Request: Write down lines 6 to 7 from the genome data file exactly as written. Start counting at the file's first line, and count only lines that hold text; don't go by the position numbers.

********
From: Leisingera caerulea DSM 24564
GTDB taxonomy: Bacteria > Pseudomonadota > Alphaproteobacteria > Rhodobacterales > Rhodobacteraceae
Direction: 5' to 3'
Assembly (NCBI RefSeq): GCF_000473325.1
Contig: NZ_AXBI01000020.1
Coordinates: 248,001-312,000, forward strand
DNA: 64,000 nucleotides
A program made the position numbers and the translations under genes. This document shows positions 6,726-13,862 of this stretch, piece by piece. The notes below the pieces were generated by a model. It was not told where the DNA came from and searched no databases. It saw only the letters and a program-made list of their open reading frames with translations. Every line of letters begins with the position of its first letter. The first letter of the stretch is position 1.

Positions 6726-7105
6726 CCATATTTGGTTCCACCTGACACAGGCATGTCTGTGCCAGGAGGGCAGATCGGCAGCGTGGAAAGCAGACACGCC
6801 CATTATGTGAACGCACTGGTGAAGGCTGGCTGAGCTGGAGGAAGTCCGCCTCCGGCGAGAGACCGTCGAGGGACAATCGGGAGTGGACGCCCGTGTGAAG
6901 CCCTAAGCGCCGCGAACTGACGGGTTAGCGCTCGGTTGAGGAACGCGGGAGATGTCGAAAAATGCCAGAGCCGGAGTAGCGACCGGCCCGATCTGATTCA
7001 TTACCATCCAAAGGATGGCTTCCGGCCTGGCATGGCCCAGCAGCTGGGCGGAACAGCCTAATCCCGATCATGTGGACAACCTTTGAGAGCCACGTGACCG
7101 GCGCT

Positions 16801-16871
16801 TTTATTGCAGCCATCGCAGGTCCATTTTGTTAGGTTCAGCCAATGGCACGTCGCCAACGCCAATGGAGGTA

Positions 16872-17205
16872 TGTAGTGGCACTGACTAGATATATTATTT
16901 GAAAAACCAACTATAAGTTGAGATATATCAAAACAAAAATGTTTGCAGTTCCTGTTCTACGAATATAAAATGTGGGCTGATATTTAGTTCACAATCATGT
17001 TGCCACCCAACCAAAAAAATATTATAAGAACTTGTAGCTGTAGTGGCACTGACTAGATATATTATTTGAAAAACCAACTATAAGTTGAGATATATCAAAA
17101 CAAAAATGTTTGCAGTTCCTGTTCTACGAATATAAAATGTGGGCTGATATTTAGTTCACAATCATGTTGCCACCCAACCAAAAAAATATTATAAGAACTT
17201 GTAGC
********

Coordinates: 248,001-312,000, forward strand
DNA: 64,000 nucleotides